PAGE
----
active workplace wellness

Can Tai Chi Provide Engagement Example for Workplace Wellness?

We have reported frequently on the importance of regular movement and physical activity as part of a well-run workplace wellness program.

In fact, the workplace is an excellent location to help individuals gain the health benefits of activity.

One study, titled “Work-related correlates of occupational sitting in a diverse sample of employees in Midwest metropolitan cities” and published in Preventive Medicine Reports was generated because “The worksite serves as an ideal setting to reduce sedentary time. Yet little research has focused on occupational sitting, and few have considered factors beyond the personal or socio-demographic level. The current study i) examined variation in occupational sitting across different occupations, ii) explored whether worksite level factors (e.g., employer size, worksite supports and policies) may be associated with occupational sitting.”

Another report published in PLoS One titled “Happier People Live More Active Lives: Using Smartphones to Link Happiness and Physical Activity” notes: “Physical activity, both exercise and non-exercise, has far-reaching benefits to physical health.”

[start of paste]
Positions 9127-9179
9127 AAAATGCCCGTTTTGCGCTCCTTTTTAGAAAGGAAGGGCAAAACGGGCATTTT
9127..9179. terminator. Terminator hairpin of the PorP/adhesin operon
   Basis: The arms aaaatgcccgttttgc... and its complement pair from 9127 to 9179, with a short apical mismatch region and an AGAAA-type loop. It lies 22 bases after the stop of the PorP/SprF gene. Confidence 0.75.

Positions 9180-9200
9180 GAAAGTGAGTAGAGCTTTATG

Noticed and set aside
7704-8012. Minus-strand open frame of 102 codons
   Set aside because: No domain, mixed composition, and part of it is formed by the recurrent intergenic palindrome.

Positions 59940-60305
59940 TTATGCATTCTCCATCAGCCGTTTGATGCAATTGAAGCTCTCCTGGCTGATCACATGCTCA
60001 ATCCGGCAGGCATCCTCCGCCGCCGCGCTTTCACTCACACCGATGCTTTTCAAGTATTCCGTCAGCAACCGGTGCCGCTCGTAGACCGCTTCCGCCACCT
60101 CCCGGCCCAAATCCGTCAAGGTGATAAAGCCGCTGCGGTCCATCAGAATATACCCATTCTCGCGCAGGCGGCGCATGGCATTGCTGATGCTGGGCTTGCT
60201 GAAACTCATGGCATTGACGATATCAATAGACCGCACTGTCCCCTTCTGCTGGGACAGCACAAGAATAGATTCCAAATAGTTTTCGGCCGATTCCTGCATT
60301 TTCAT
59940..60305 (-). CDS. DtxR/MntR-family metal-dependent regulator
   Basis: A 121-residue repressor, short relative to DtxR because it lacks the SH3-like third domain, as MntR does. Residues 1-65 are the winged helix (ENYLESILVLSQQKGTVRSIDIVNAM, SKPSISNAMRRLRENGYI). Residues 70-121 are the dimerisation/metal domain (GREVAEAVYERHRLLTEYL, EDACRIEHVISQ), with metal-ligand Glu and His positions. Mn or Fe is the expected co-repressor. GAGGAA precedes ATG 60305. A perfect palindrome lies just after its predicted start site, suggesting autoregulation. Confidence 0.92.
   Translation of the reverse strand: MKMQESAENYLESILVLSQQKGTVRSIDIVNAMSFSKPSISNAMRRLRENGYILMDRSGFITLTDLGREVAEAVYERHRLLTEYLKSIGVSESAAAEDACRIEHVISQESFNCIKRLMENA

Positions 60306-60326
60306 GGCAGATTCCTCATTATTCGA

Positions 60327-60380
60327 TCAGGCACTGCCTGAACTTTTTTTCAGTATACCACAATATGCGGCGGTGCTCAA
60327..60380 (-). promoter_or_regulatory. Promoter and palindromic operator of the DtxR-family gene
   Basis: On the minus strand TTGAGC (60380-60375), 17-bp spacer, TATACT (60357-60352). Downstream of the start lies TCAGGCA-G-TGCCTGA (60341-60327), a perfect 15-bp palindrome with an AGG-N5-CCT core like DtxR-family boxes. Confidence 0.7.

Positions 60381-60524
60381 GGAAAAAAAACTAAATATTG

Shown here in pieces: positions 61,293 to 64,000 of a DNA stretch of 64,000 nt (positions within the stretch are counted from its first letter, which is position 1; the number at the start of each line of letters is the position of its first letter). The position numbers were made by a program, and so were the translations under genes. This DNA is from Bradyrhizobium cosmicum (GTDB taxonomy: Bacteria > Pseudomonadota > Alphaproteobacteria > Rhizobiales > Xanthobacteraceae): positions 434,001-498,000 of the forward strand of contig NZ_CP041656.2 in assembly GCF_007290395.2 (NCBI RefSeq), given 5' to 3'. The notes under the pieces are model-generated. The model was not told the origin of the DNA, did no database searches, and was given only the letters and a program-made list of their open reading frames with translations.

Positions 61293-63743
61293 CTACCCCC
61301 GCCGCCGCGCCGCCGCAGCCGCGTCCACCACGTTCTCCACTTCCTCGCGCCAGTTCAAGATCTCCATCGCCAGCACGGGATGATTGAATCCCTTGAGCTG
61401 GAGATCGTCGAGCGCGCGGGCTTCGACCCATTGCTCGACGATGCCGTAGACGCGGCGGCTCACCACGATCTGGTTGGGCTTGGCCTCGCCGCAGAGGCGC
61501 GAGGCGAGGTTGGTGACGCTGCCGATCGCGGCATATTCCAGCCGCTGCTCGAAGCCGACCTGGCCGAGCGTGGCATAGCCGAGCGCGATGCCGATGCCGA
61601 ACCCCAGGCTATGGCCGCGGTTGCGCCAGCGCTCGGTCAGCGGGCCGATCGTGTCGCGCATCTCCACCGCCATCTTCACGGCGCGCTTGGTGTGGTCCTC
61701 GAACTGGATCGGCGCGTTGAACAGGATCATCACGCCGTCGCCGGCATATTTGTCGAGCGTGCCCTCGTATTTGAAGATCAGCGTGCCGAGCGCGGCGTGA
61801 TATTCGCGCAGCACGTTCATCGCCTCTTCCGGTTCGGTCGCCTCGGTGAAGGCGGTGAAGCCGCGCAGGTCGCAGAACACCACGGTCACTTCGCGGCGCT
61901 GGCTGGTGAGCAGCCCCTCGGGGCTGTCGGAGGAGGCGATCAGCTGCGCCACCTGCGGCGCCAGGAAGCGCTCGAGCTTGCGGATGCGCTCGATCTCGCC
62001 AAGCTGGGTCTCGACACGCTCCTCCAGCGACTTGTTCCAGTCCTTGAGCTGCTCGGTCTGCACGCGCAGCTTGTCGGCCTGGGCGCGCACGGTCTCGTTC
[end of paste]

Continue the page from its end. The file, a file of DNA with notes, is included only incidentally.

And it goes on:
But a key challenge for any workplace wellness program: Engagement — How to encourage employees to stay part of a movement program.

Insights might come from a recent study on the benefits of Tai chi.

MedPage Today reports that “Elena Salmoirago-Blotcher, MD, PhD, of The Miriam Hospital in Providence, Rhode Island, and colleagues recruited patients with coronary heart disease who refused to enroll in cardiac rehabilitation (mean age 67.9%, 26.9% women) into their trial. The setup: two groups, one randomized to lower-frequency tai chi  and one to high-frequency tai chi (three sessions per week for 12 weeks, with subsequent maintenance classes once every other week for 24 additional weeks.”

“What they found was that the more-frequent tai chi group performed more moderate-to-vigorous physical activity at 3 months and 6 months, the researchers reported online in the Journal of the American Heart Association.”

The authors wrote: “Such a trend is important because it suggests a more enduring behavioral change that persisted even when support from the instructor and group was no longer present. This finding is particularly remarkable considering that our population was clearly resistant to behavioral change, as shown by the high proportion of current smokers and obese individuals in our study population.”

Perhaps one key for engagement can be found in this comment from the authors: “During training, participants are constantly reminded they do not need to strive or struggle to achieve predetermined goals in terms of heart rate or exercise intensity. Instead, they are invited to focus their attention on the breath and/or on the movements of the body.”